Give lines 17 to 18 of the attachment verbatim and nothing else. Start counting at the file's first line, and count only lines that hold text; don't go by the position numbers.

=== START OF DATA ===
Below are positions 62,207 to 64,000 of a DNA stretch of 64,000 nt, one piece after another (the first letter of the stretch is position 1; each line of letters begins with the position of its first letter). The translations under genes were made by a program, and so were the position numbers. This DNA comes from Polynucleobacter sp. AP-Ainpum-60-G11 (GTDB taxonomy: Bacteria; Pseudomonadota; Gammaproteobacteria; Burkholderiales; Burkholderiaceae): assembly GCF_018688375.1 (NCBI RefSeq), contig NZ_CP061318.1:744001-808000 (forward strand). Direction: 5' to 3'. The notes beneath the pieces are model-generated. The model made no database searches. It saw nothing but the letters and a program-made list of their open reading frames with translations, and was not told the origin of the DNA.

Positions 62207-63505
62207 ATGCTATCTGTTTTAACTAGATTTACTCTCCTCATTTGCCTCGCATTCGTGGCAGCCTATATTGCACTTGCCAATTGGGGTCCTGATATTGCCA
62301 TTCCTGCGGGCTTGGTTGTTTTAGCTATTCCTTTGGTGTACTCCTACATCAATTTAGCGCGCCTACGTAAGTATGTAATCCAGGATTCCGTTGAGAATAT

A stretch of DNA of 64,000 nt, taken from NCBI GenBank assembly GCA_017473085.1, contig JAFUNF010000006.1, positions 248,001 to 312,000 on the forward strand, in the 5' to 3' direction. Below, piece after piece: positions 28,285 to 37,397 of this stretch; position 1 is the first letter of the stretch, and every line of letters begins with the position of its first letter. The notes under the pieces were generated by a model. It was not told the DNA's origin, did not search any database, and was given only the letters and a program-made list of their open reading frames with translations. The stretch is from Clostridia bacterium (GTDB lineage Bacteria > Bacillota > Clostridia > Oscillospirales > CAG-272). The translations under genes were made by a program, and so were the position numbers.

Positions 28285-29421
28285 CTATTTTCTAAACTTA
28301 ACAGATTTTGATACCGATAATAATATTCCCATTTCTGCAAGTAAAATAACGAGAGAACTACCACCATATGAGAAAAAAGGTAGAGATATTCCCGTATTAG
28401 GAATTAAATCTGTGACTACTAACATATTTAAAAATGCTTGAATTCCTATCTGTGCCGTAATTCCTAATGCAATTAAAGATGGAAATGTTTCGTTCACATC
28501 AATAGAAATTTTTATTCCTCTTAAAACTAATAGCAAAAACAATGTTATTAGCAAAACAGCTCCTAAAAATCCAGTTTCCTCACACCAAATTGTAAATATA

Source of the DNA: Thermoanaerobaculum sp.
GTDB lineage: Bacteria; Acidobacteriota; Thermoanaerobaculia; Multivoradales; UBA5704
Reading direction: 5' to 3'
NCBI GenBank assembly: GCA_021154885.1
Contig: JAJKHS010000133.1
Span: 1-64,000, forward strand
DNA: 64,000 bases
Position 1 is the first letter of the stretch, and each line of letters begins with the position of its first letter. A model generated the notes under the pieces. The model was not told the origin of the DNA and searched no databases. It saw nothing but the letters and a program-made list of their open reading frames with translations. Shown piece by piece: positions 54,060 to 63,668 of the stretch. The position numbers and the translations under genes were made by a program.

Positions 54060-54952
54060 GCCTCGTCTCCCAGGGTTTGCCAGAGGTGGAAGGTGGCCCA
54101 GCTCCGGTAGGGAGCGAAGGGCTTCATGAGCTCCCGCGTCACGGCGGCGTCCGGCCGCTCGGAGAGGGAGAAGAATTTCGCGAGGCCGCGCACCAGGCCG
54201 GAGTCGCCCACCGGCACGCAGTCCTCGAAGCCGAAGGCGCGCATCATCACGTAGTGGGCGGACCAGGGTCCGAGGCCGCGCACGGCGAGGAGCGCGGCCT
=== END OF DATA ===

DNA: 64,000 bases
Position 1 is the first letter of the stretch, and each line of letters begins with the position of its first letter. A model generated the notes under the pieces. The model was not told the origin of the DNA and searched no databases. It saw nothing but the letters and a program-made list of their open reading frames with translations. Shown piece by piece: positions 54,060 to 63,668 of the stretch. The position numbers and the translations under genes were made by a program.